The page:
Hiking on the North Fork John Day River Wilderness Trail has been on my bucket list. So I made plans with my friend Tully to head out there and explore the river, and to check out the central northeast Oregon area – also known for its place as Oregon’s Gold Rush region.
The North Fork John Day River is a National Wild and Scenic River for good reason. It’s remote, it’s to-die-for beautiful, and it’s got historical gold miner’s cabins sprinkled along the way. One can do out and back hikes, or circular routes, or even through hikes where one car sits at the beginning and the other at the end.
An ideal spot for exploring the area is the North Fork John Day Campground. It’s on Forest Service Road 52 and is right at the intersection of the Elkhorn Scenic Byway and the Blue Mountain Scenic Byway.
When we arrived, there were only three campsites occupied of the twenty available. Instead of camping at a drive-in site, we picked a walk in site right on the river. It had plenty of real estate and we couldn’t see anyone from the site. Our first dinner was a skewer bbq – chicken with veggies on skewers and some rice.
Next morning it was time to hike the trail by the river. The trail wends its way sometimes right along the river and often climbing 100ft above. But always it’s really beautiful.
We saw a lot of wildflowers along the way.
Lupine, Indian Paintbrush, Columbine, and others I can’t positively identify.
There were popcorn clouds, so the lighting in the river valley varied as we walked along.
The breeze was refreshing.
We came upon some strange things in the trail. It looked like hair. Lots and lots of hair. Or fur. Light brown fur. But no skin. What could it mean ? And then, not long after, we saw the remains of a large animal down upon the bank of the river.
Was it a horse? Or an elk? Its head was nowhere to be seen. What killed it? It might have been a cougar. Hunting season was back in the fall.
In any event, the carcass had been picked clean. Nothing left but bleached bones.
So along the trail we walked. Further down the river we glimpsed some history we’d heard about.
This region, which includes the towns of Sumpter, Bourne, Greenhorn and Granite, was a Gold Rush area in the late 1800’s and even into the early 1900’s. Even today, there are claims along some of the creeks.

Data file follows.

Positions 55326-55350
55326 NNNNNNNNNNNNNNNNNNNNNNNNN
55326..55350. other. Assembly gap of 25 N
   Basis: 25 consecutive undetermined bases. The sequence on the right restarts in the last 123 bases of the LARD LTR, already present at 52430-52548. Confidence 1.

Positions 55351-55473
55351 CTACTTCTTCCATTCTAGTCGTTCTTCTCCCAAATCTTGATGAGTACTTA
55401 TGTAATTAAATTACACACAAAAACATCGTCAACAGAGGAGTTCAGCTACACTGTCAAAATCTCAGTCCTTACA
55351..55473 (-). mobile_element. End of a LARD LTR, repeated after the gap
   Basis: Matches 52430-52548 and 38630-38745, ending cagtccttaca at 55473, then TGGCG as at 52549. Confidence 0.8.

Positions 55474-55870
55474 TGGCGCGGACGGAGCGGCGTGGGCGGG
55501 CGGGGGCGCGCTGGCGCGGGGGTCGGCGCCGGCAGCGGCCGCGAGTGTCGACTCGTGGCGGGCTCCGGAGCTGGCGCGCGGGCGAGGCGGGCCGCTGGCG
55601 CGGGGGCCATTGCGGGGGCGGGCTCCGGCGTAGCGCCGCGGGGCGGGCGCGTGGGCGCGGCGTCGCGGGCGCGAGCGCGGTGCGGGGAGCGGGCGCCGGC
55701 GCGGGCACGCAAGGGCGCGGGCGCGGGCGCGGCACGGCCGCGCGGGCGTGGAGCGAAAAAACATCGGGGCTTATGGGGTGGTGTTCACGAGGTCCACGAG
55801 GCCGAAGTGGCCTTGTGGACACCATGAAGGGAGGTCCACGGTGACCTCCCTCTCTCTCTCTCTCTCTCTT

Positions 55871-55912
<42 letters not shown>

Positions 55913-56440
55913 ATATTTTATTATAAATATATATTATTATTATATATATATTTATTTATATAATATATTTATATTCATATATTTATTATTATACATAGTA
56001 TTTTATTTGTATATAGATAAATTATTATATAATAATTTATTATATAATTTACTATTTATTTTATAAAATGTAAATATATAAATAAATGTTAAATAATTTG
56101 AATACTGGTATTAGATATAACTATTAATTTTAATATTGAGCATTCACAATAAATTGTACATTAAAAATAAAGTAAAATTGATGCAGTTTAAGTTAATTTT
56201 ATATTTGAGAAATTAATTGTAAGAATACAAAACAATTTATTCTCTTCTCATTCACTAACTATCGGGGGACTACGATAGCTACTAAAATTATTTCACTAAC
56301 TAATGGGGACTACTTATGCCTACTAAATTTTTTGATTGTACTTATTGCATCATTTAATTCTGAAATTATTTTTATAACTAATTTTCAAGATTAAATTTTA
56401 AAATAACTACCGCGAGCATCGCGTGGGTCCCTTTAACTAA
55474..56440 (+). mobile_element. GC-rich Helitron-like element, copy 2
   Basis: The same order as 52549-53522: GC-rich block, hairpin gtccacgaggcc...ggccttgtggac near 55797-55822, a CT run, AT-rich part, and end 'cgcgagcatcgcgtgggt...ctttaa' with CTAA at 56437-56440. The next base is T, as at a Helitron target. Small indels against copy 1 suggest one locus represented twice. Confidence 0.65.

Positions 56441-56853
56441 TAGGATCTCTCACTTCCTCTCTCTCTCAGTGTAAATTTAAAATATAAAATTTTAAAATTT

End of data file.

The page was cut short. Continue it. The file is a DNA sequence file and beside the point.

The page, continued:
The first thing we encountered was a miner’s cabin. It looked like it had just been abandoned.
There was still some structure to it. It even had a kitchen counter and rusty remains of beds.
I sure wouldn’t want to stay in it!
One has to wonder what was going through the minds of the people that built these places.
The windows definitely were not from 1890. They looked like they were 1970’s vintage.
It must have been a rat and bug infested sleeping experience for sure.
The place had an outhouse not too distant. Peering into that structure gave me the creeps, as if Hannibal Lechter from “The Silence of the Lambs” lurked somewhere down below.
The North Fork John Day River Trail is a beautiful experience. I did not backpack it this time – as Tully doesn’t backpack. But I will return here and do a backpack for sure. It’s got to be the best way to experience the area.
The following day we decided to drive out to Granite, Sumpter and even Bourne. This is the heart of Oregon’s Gold Rush Territory.
Leaving the campground, Granite, Oregon is only seven miles away. It has a population less than 50 and struggles to survive as a recognized town. But it does have a gas station and a store. Only not open when we were there! Interestingly it has a free Internet wireless antennae right in the midst of the 30 or so homes littering thee hill it lies on.
We drove on to Sumpter, Oregon. There are countless mining claims lining the road. We never saw an
ybody mining but there were hundreds of piles of “tailings” where people had piled rocks and sand in their efforts to find the gold.
On the way we decided to explore a dot on the map called Bourne. Driving up its little side valley, one wends through countless 15-ft high piles of tailings from past mining endeavors. Almost when you think it’s time to turn back, you find Bourne. Sitting at the end of the road, in a valley, are maybe two dozen homes some of which have actual mine shafts on their property.
Not much going on there these days. We got out of there pretty quick.
After Sumpter we decided to head over to Anthony Lakes, on the other side of the Elkhorns. The road climbs to 7,450 feet before descending to the lakes. The Anthony Lakes Ski Area was long closed for the season, but I just had to drive my car up to the ski lift to see if I could catch a ride!
All in all we had a good trip up there. It’s quiet, remote and there’s quite a bit to see if you make the effort! You will not find Disneyland crowds for sure.